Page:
The defendant, Brian James Veilleux, pleaded guilty to possession of less than 25 grams of cocaine as a fourth habitual offender. At an August 7, 2008 hearing, a circuit court judge sentenced Veilleux to three years of probation with the first year in the county jail; as a condition of his probation, Veilleux was not to use drugs or alcohol and was to submit to regular tests for substance abuse. After the judge announced the sentence, Veilleux began shouting and swearing at the judge, persisting even though the judge told him he would be found in contempt of court for each outburst. The judge found Veilleux guilty of contempt seven times, imposing a 90-day sentence for each count of contempt to be served consecutive to each other and to his year in jail for the drug offense. Veilleux did not appeal; the court appointed an attorney to represent Veilleux in any appeals, but the attorney withdrew without pursuing any. There is no official transcript showing Veilleux’s alleged contemptuous behavior.
On June 29, 2009, after Veilleux had served one year in the county jail, the jail released him in error; Veilleux still had 630 days to serve for contempt. On July 18, Veilleux was arrested for assault; a breath test revealed that he had a blood alcohol level of .17 percent. He was charged with violating his probation, but the assault charge was later dismissed because the complainant failed to appear.
At a January 13, 2010, hearing, the judge revoked Veilleux’s probation because of his alcohol consumption and sentenced him to prison for 34 months to 15 years on the drug charge, to be served consecutive to the 630 days for contempt of court. Veilleux’s attorney argued that the new sentence should run concurrent to the contempt sentences, but the judge disagreed, observing that he had been lenient considering Veilleux’s criminal record, parolee status, and persistent substance abuse. In support of imposing consecutive sentences, the judge cited MCL 768.7a: “(1) A person who is incarcerated in a penal or reformatory institution in this state, or who escapes from such an institution, and who commits a crime during that incarceration or escape which is punishable by imprisonment in a penal or reformatory institution in this state shall, upon conviction of that crime, be sentenced as provided by law. The term of imprisonment imposed for the crime shall begin to run at the expiration of the term or terms of imprisonment which the person is serving or has become liable to serve in a penal or reformatory institution in this state.”
Veilleux was released on parole for the drug charge, but was immediately sent to the county jail to begin serving his contempt sentences. He appealed, arguing that the court should not have ordered him to serve the contempt sentences consecutively with the drug charge sentence. Veilleux also argued that the consecutive sentences were excessive and disproportionate compared to his offenses, and that the trial judge should not have held him in contempt seven times for what was, Veilleux maintains, a single continuous outburst.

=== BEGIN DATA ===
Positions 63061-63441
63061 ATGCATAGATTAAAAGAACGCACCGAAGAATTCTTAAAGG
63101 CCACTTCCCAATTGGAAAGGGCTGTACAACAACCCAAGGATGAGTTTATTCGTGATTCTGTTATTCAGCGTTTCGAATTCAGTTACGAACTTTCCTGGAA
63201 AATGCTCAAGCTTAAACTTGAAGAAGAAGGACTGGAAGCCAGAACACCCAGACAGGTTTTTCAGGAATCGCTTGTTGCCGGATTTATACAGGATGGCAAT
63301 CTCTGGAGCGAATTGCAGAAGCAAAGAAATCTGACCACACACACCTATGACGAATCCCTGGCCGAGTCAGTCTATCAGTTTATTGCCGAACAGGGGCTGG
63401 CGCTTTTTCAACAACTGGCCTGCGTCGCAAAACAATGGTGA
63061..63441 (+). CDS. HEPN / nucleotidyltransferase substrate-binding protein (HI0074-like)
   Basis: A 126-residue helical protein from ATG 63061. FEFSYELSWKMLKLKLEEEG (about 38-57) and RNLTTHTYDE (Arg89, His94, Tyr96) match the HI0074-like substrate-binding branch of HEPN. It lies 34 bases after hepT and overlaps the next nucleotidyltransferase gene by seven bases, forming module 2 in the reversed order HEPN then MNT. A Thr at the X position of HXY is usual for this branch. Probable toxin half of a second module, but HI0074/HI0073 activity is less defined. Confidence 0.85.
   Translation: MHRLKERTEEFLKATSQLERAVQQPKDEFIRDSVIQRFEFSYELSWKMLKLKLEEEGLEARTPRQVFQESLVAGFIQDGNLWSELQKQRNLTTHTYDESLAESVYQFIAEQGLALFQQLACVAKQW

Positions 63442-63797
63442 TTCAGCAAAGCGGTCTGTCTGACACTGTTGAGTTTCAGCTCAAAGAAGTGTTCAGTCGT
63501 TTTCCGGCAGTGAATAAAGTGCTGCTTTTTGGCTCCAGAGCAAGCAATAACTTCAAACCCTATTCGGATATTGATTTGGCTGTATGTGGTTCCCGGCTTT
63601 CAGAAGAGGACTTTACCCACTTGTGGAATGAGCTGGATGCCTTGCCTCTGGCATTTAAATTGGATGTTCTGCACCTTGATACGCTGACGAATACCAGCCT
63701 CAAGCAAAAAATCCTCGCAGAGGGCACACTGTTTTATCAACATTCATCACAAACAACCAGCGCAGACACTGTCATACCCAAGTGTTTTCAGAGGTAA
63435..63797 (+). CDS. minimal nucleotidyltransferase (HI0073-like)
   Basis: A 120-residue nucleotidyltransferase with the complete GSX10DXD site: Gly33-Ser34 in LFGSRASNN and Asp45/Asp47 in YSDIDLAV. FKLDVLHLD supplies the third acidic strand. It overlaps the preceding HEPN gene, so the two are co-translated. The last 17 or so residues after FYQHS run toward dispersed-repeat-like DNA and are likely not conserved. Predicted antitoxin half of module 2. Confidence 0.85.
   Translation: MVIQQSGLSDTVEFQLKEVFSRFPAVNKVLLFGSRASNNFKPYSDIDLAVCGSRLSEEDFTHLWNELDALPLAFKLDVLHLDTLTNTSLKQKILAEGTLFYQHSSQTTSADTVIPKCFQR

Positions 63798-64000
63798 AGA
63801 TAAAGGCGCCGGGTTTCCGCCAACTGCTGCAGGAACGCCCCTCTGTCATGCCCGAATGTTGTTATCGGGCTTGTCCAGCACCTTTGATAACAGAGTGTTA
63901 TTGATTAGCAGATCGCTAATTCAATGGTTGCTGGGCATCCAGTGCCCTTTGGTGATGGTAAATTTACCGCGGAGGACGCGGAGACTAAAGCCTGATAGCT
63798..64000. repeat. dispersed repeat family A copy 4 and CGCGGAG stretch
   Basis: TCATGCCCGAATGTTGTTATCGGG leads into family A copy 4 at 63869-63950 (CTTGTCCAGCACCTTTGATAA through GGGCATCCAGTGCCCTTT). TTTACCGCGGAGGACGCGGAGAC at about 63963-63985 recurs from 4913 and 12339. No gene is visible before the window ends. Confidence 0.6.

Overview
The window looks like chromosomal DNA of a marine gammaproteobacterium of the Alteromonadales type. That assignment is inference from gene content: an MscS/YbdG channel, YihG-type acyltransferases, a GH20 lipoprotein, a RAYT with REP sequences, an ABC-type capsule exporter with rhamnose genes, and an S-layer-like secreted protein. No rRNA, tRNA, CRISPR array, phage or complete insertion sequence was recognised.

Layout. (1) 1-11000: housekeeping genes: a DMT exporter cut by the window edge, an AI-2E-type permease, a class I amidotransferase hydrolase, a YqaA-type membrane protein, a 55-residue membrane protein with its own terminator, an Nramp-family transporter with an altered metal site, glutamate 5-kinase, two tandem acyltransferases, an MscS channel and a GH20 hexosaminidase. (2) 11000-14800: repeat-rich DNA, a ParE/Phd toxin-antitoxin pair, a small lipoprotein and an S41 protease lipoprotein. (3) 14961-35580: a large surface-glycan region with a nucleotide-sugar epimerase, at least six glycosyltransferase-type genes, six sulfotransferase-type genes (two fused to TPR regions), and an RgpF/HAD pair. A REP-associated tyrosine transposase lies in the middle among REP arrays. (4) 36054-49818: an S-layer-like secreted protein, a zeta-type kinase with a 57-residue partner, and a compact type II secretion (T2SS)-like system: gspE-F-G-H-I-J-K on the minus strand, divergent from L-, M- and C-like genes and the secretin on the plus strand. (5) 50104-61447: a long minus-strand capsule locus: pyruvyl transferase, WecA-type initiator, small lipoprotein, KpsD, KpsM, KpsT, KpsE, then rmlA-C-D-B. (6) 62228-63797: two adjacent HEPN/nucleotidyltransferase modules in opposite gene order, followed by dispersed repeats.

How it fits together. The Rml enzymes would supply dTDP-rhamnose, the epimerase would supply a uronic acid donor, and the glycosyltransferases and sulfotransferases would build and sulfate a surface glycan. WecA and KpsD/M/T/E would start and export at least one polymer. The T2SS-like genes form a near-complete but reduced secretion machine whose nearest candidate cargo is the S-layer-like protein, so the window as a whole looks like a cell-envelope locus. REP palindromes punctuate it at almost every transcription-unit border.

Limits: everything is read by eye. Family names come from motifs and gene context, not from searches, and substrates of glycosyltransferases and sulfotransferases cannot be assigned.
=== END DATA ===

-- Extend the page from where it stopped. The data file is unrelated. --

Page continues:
But in a 2-1 unpublished per curiam opinion, the Court of Appeals affirmed the trial court. The majority reasoned that a defendant should always be required to serve a sentence that he has already become “liable to serve.” Since Veilleux’s terms for contempt had not expired when he was improperly released from jail – and because he never appealed his 2008 sentence – under MCL 768.7a, he remains “liable to serve” the balance of that sentence before serving his sentence for violating probation, the majority reasoned.
The dissenting judge agreed that a defendant should always be required to serve a sentence that he or she becomes liable to serve. But a consecutive sentence may only be imposed if specifically authorized by statute, the dissent said, and there is no statute authorizing consecutive sentencing for possession of less than 25 grams of cocaine, violation of probation, or contempt of court. Moreover, MCL 768.7a does not support consecutive sentencing in this case, the dissenting judge maintained. That statute is aimed at deterring incarcerated offenders from committing further crimes “during that incarceration or escape” and does not apply to someone who, like Veilleux, had been released, the judge reasoned. The dissent also said that, particularly when there is no transcript to show what Veilleux did during the hearing, 630 days for contempt of court was excessive.
Veilleux appealed, and on July 18, the Supreme Court ordered the case to be scheduled for oral argument “on whether to grant [Veilleux’s] application or take other action.” The Court directed the parties to address “(1) whether sentences imposed after a finding of criminal contempt must be served consecutively under MCL 768.7a; and (2) whether a court may hold a person in contempt multiple times for each contemptuous act in a continuous course of conduct.” The Court also stayed the contempt sentences pending the appeal, and directed the trial court “to determine whether any recording of the defendant’s contemptuous behavior exists, and if so, to provide a copy of that record to this Court.” In a letter to the Supreme Court dated July 23, the trial court judge provided a video clip from the August 7, 2008 hearing showing Veilleux’s behavior and the judge finding him in contempt. The judge explained that there was no official transcript because the incident took place between hearings – after Veilleux was sentenced but before the court called the next case.